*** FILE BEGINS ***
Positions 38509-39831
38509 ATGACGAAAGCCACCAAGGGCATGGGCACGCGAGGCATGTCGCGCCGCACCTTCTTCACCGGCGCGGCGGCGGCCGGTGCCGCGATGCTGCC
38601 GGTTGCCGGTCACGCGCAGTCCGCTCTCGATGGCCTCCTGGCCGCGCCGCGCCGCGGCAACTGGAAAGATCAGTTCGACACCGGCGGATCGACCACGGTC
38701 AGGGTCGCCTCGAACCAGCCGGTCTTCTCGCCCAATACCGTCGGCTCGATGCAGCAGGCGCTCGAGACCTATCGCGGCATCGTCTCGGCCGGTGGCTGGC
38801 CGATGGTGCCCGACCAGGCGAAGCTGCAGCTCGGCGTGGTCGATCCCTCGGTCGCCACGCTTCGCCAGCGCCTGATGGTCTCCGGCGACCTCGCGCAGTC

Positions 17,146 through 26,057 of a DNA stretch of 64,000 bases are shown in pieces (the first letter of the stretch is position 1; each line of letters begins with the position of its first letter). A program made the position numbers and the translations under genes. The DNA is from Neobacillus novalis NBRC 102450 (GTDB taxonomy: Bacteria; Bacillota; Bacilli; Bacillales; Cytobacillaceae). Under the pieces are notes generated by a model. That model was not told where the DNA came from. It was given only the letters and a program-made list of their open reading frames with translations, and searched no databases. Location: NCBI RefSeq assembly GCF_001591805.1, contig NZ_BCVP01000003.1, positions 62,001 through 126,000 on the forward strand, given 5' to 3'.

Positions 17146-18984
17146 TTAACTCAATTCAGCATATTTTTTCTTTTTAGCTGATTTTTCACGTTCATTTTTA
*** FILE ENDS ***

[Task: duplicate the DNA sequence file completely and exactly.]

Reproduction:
Positions 38509-39831
38509 ATGACGAAAGCCACCAAGGGCATGGGCACGCGAGGCATGTCGCGCCGCACCTTCTTCACCGGCGCGGCGGCGGCCGGTGCCGCGATGCTGCC
38601 GGTTGCCGGTCACGCGCAGTCCGCTCTCGATGGCCTCCTGGCCGCGCCGCGCCGCGGCAACTGGAAAGATCAGTTCGACACCGGCGGATCGACCACGGTC
38701 AGGGTCGCCTCGAACCAGCCGGTCTTCTCGCCCAATACCGTCGGCTCGATGCAGCAGGCGCTCGAGACCTATCGCGGCATCGTCTCGGCCGGTGGCTGGC
38801 CGATGGTGCCCGACCAGGCGAAGCTGCAGCTCGGCGTGGTCGATCCCTCGGTCGCCACGCTTCGCCAGCGCCTGATGGTCTCCGGCGACCTCGCGCAGTC

Positions 17,146 through 26,057 of a DNA stretch of 64,000 bases are shown in pieces (the first letter of the stretch is position 1; each line of letters begins with the position of its first letter). A program made the position numbers and the translations under genes. The DNA is from Neobacillus novalis NBRC 102450 (GTDB taxonomy: Bacteria; Bacillota; Bacilli; Bacillales; Cytobacillaceae). Under the pieces are notes generated by a model. That model was not told where the DNA came from. It was given only the letters and a program-made list of their open reading frames with translations, and searched no databases. Location: NCBI RefSeq assembly GCF_001591805.1, contig NZ_BCVP01000003.1, positions 62,001 through 126,000 on the forward strand, given 5' to 3'.

Positions 17146-18984
17146 TTAACTCAATTCAGCATATTTTTTCTTTTTAGCTGATTTTTCACGTTCATTTTTA